David Bourget (Western Ontario)
David Chalmers (ANU, NYU)
Rafael De Clercq
Jack Alan Reynolds
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Acta Analytica 17 (1):11 - 17 (2002)
This paper considers two “mysteries” having to do with vagueness. The first pertains to existence. An argument is presented for the following conclusion: there are possible cases in which ‘There exists something that is F’ is of indeterminate truth-value and with respect to which it is not assertable that there are borderline-cases of “being F.” It is contended that we have no conception of vagueness that makes this result intelligible. The second mystery has to do with “ordinary” vague predicates, such as ‘tall’. An argument is presented for the conclusion that although there are people who are “tall to degree 1”—definitely tall, tall without qualification—, no greatest lower bound can be assigned to the set of numbers n such that a man who is n centimeters tall is tall to degree 1. But, since this set is bounded from below, this result seems to contradict a well-known property of the real numbers.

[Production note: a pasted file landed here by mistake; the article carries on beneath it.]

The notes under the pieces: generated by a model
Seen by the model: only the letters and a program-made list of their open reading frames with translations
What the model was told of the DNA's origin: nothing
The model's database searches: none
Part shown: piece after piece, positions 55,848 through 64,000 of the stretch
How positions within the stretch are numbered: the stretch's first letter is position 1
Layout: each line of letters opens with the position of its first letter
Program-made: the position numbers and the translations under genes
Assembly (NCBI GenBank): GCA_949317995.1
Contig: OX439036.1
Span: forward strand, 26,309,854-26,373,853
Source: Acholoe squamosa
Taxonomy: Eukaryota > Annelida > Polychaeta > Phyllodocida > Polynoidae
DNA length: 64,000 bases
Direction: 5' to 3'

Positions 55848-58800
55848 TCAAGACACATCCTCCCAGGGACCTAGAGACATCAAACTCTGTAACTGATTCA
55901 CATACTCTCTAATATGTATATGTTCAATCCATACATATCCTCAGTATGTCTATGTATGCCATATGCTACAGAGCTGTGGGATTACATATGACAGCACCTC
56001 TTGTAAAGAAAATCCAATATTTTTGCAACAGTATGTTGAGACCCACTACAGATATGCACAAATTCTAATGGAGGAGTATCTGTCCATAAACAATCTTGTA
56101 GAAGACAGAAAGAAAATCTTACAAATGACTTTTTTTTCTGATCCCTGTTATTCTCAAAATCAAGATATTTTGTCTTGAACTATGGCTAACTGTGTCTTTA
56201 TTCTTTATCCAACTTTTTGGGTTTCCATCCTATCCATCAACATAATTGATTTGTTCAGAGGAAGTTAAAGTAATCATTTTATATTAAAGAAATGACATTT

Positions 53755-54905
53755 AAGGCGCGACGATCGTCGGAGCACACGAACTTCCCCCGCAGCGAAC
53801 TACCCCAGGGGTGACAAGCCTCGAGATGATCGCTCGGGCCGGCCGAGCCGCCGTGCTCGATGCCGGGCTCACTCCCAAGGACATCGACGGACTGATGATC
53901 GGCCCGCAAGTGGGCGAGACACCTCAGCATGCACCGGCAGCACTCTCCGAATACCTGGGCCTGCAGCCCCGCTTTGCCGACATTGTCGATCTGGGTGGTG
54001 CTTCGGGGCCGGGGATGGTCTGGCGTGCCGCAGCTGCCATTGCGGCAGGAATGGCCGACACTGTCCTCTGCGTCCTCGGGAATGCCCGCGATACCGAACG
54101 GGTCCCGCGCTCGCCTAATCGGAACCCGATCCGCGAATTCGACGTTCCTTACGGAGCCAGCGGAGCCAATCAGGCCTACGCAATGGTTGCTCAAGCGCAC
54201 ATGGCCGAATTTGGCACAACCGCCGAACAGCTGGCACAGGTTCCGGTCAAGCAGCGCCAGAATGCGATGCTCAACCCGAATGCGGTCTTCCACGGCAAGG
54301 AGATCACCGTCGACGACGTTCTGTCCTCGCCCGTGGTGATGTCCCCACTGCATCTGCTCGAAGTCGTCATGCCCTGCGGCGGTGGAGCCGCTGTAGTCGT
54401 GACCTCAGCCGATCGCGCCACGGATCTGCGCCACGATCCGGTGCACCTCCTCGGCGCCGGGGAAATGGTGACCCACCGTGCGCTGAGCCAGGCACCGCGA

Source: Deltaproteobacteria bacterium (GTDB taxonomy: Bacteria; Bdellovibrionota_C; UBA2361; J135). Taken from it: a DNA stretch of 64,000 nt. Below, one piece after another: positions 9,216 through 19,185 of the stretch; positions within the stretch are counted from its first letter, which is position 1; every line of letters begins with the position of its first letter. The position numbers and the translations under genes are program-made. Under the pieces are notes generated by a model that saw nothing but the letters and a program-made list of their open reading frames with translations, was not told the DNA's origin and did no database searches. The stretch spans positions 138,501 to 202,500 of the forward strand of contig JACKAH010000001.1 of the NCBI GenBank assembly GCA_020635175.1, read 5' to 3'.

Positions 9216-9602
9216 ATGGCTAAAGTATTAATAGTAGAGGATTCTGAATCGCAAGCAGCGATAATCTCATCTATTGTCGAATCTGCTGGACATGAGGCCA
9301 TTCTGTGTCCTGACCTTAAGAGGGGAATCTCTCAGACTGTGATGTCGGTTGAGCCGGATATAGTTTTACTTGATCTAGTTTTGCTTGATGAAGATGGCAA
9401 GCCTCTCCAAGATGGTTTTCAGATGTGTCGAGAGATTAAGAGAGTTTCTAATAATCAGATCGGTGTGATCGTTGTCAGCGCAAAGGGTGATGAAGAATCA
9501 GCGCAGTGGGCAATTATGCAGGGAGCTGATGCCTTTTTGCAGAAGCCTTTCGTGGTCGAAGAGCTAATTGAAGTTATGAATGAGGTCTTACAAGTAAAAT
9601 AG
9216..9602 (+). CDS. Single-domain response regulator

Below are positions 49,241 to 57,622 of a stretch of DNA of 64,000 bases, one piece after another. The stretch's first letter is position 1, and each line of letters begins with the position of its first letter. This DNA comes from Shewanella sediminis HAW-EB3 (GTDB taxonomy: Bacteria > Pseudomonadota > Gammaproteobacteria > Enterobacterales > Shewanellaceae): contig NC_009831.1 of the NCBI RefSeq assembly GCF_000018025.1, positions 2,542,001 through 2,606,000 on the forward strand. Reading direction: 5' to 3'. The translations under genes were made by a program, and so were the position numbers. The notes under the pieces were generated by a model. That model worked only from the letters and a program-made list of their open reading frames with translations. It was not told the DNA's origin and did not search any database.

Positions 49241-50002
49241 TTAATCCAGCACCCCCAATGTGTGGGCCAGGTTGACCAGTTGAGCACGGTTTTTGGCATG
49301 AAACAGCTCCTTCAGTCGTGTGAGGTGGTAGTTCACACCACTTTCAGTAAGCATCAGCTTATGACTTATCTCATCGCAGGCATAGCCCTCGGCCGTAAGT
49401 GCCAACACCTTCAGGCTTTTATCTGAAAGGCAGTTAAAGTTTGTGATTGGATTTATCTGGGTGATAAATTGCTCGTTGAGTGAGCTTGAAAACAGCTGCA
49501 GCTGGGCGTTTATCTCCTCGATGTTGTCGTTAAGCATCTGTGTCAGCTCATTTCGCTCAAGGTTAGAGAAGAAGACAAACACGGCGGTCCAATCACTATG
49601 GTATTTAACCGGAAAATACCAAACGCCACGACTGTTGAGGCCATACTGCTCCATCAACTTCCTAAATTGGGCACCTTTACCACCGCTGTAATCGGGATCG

|Keywords||vagueness borderline cases sorites existence composition|
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